As deeper the oil and gas production goes more important the remote monitoring and control of the subsea assets become, and more reliable they need to be. This work aims to perform a quantitative and qualitative reliability study in a key and complex asset which is part of the subsea production system, the Subsea Control Module (SCM). The benchmark used to evaluate the performance of the assets is the Offshore and Onshore Reliability Data (OREDA) which is a worldwide database from failure records from all segments of the oil industry and different operating companies.

The methodology used in this paper is applicable to any equipment in the oil and gas industry, which was based on statistical analysis and functional study through RAM analysis using block diagram. For this case study a field dataset from 106 SCMs were gathered, analyzed and compared with the OREDA 2015 benchmark.

The reliability distribution for this specific dataset demonstrates an infant failure pattern which is aligned with benchmark in the industry for complex hydraulic and electronic systems, even though for 5 years operating time systems achieves a reliability of 86,83% outperforming the average benchmark from OREDA. The methodology allows a better understanding of how far from a world class performance the asset of interest is and which components are bringing your reliability down. One of the limitations of this study is the few data points available.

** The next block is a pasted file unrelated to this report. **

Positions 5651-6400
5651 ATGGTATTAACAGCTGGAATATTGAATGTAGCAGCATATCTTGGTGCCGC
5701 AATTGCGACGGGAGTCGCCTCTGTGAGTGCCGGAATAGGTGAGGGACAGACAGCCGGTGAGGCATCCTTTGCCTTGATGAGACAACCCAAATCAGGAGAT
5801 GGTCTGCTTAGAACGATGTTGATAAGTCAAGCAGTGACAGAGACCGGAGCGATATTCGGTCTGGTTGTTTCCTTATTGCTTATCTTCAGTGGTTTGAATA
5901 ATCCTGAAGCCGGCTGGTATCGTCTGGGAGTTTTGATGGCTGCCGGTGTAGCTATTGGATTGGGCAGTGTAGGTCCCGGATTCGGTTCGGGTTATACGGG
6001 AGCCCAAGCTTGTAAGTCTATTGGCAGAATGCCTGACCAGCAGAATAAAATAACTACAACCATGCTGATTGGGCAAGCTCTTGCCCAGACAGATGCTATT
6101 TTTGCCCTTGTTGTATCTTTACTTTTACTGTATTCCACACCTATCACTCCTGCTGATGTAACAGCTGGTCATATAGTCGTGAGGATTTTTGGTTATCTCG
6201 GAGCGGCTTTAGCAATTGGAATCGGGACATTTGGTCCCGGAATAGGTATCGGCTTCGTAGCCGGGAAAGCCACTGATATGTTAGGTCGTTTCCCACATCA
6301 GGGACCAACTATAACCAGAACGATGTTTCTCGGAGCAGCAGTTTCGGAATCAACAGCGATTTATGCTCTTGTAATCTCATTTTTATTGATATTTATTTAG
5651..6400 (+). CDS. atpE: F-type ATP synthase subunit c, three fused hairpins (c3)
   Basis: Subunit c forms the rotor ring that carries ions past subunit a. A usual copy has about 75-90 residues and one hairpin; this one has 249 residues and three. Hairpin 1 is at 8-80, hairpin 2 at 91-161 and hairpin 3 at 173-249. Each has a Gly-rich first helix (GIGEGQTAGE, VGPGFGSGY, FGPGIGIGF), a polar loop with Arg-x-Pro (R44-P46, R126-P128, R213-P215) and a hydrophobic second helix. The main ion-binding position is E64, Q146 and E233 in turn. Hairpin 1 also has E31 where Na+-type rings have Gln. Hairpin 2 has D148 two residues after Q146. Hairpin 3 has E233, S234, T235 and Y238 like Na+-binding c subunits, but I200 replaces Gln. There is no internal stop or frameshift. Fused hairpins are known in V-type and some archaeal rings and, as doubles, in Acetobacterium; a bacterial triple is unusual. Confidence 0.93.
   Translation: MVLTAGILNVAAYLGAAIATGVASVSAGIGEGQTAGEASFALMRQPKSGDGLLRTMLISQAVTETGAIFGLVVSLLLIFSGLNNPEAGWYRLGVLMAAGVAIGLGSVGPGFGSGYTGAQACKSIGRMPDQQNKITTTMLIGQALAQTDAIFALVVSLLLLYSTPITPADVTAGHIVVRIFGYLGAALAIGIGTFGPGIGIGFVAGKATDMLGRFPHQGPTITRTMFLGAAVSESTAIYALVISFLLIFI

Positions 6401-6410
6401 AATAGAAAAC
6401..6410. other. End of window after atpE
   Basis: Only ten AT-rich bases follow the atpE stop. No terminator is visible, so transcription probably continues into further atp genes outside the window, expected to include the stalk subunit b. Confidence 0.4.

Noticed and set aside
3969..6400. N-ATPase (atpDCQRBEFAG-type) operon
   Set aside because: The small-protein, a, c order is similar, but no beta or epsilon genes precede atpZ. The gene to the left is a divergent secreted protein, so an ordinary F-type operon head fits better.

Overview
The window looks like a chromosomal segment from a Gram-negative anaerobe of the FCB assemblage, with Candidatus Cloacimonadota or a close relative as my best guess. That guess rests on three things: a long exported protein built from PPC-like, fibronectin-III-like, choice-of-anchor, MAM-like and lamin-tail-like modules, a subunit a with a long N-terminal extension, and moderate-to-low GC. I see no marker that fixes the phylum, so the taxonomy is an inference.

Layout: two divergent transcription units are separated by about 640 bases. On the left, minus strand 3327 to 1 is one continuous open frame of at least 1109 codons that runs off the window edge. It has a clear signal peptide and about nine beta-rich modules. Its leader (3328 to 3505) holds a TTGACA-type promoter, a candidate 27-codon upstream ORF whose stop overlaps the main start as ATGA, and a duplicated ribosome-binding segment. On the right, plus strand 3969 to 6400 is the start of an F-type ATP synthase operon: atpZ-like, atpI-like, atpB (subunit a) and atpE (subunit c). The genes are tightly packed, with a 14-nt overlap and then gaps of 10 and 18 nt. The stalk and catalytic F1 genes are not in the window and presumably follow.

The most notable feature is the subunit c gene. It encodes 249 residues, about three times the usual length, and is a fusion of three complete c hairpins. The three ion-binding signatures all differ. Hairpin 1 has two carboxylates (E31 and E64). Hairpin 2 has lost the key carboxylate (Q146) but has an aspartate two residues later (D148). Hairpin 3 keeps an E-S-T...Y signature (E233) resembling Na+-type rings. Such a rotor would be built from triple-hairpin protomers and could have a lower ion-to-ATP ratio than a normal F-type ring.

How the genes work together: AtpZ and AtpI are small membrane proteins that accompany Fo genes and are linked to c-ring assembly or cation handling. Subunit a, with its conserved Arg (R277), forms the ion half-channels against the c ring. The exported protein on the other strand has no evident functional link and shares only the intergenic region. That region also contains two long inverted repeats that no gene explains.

The production in deep water and ultra-deep-water fields are increasing every year due to the decrease of production in mature fields. This work contributes with the current literature with field data from deep water operations of Subsea Control Module (SCM), which is a very relevant dataset due to the limited quantity of SCMs in those types of fields. Additionally, the methodology presented here is simple and can be applied using free software.

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